“Symphony from the New World, together with Beethoven’s Symphonies, is the most often played symphony in the world. And for many Americans it is considered American music. I found it very special and I think that the American media are really sensed that this was something to be written about.”

How much ahead do you actually have to prepare events such as this one?

“It really very much depends. Some of those I would say huge things can happen nearly like a last minute projects. But especially in New York the planning in advance is obviously very important.

“New Yorkers are spoiled. They have seen everything, they have heard everything and they want to be surprised.”

“But Americans are very flexible and if there is a will they are able to help things to happen. They are very enthusiastic and hard-working as well and they love the things that are surprising.

“But in true life you need to plan things very much in advance. You need to be in touch with people, there are a lot of permits they need to have. There is a lot of logistics you need to be secure about and a lot of insurance things.

“Everyone who is planning events knows that the programme is created at least a year in advance, very often two, three or even five years in advance. That is the cultural professional world.”

Next year Czechs are marking two important anniversaries. One hundred years since the foundation of Czechoslovakia and 50th anniversary of Prague Spring. Are you going to reflect these events in your programme?

“Very much so, especially the 100th anniversary of the Republic is something very much connected with American history and with American impact.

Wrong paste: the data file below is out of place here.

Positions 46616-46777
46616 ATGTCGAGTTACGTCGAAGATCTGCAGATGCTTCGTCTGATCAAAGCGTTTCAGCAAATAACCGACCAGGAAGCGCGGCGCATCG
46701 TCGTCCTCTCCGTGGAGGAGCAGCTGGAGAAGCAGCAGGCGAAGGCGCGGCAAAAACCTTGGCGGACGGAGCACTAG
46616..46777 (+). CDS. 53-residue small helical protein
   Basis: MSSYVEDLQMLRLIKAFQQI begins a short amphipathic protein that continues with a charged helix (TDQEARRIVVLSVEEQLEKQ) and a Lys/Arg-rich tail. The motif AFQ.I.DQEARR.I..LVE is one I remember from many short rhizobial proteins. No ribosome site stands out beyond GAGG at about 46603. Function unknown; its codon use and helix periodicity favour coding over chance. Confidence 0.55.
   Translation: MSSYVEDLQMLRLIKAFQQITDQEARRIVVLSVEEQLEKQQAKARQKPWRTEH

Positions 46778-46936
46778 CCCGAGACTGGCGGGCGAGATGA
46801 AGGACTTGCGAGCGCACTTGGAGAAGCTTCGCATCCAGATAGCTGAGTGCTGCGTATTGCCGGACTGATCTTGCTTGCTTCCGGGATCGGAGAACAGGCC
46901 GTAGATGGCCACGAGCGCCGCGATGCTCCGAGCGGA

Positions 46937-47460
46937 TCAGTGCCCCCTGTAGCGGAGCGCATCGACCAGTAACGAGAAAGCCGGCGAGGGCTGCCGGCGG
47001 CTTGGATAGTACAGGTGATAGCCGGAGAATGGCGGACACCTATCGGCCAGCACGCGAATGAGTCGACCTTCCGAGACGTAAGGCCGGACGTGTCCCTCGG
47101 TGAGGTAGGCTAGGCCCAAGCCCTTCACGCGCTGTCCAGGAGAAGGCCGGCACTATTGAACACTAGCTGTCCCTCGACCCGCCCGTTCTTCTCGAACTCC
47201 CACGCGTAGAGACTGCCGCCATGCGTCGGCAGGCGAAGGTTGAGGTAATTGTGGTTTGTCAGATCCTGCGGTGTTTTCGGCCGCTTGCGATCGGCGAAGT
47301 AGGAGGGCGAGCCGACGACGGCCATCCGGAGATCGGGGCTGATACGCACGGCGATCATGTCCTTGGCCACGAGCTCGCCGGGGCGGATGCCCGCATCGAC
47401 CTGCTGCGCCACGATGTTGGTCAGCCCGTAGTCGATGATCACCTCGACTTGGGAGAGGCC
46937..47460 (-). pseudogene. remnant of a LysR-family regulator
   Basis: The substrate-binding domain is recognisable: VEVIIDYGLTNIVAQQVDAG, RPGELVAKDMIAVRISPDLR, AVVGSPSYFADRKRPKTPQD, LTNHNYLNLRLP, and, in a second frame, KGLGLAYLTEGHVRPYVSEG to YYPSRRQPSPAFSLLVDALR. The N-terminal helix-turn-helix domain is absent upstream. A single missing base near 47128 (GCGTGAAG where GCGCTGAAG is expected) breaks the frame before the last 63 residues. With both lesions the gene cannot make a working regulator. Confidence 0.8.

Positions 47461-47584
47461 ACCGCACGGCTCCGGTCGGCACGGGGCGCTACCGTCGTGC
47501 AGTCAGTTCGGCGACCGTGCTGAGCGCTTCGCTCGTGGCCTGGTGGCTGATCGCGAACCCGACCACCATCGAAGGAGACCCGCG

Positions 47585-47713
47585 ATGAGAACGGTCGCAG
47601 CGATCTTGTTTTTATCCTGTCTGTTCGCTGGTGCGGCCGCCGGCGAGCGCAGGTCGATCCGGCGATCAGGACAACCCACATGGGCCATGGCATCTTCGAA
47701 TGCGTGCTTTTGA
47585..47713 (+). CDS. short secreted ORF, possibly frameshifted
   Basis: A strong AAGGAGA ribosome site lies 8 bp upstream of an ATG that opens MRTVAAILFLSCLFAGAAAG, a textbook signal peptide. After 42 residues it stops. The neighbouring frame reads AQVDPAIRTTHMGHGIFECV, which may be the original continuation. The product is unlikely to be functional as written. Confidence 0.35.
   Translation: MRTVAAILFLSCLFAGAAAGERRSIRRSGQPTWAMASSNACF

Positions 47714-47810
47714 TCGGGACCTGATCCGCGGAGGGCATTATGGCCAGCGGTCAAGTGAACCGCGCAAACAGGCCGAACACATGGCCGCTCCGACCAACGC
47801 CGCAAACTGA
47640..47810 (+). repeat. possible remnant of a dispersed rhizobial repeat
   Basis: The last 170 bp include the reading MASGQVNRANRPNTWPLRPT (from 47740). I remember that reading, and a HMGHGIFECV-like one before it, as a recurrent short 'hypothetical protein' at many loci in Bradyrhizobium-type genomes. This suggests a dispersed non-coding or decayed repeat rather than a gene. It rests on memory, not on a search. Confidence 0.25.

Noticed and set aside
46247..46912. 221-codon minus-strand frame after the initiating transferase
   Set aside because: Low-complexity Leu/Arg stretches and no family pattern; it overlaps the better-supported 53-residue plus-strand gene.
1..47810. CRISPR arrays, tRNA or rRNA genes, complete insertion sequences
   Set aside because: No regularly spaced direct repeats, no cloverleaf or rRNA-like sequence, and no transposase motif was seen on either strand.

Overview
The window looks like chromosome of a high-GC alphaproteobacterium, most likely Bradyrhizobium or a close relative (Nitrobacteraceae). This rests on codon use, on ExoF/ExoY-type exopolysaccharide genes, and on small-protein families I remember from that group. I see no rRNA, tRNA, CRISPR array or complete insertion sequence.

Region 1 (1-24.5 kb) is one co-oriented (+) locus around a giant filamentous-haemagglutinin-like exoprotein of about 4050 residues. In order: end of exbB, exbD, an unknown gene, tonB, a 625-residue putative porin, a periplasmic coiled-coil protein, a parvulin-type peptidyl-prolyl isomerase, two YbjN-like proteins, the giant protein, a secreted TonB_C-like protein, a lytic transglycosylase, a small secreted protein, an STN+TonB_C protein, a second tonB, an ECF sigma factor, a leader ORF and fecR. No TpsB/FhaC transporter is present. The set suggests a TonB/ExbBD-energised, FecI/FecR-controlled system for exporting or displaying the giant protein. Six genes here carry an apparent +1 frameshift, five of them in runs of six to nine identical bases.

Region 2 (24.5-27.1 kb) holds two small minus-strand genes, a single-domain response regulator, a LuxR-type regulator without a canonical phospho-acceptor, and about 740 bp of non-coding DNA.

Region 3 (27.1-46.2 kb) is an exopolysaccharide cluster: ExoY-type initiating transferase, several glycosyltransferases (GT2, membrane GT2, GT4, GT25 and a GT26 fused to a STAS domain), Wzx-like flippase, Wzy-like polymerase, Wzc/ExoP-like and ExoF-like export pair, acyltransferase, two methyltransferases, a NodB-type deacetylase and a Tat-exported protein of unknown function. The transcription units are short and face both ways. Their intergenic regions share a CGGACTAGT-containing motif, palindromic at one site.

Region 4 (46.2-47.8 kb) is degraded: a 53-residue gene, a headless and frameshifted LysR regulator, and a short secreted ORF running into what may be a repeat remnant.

“Tomáš Garrigue Masaryk was dealing about the creation of the first Republic with Woodrow Wilson. Americans were the ones who supported the idea and many of the very important agreements and declarations were signed in the US.

Bohemian National Hall,  photo: archive of Czech Centre in New York
“It is indeed very important to bring this event in Czech-American context and highlight the enormous influence by American democracy on creating Czechoslovakia.

“We are preparing a lot of events and I think that this moment of surprise should be kept, so I am not going to say what is going to happen.

“But hthe Czech National Building in Manhattan will surely be radiating the spirit of that time and the importance of the Transatlantic connection.”

Apart from the two anniversaries that we have just mentioned, can you reveal something about the programme for the upcoming season?

“A programme will be connected with the important personalities who were somehow connected with New York or the United States. Every month of the next year will be revealing interesting projects connected to the values which these personalities were bringing and following.

“Some of them are artists and some of them are entrepreneurs or politicians. I think it’s very natural that we will mention Tomáš Garrigue Masaryk, Václav Havel, Antonín Dvořák, Alfons Mucha, but there are other who might be a little bit in a shadow and it would be very nice to mention them too.”

Finally, you have been in charge of the Czech Centre since November 2014, what was the experience like and what do you most like about your job?

“I have been to the United States for more than seven years. I served as the Cultural Councillor at the Embassy in Washington DC, so I have got quite a substantial time to see the turbulences of American society during the very significant time for the US, the change from Barack Obama’s administrative to Donald Trump’s administrative.

Rooftop of the Bohemian National Hall,  photo: archive of Czech Centre in New York
“I wish Americans all the best. They are very hard-working people. I wish as well Czechs would have more opportunities to see the true American life and may change their ideas of the standard of life in the US.

“New York especially is a difficult destination to work at. It brings a lot of challenges, which is exciting, but also demanding. And it can give you a lot of energy, but it takes a lot of energy too.

“For me it is nearly spiritual experience. To be in the place with this image of a labyrinth of the world definitely leads you to the paradise of the heart.”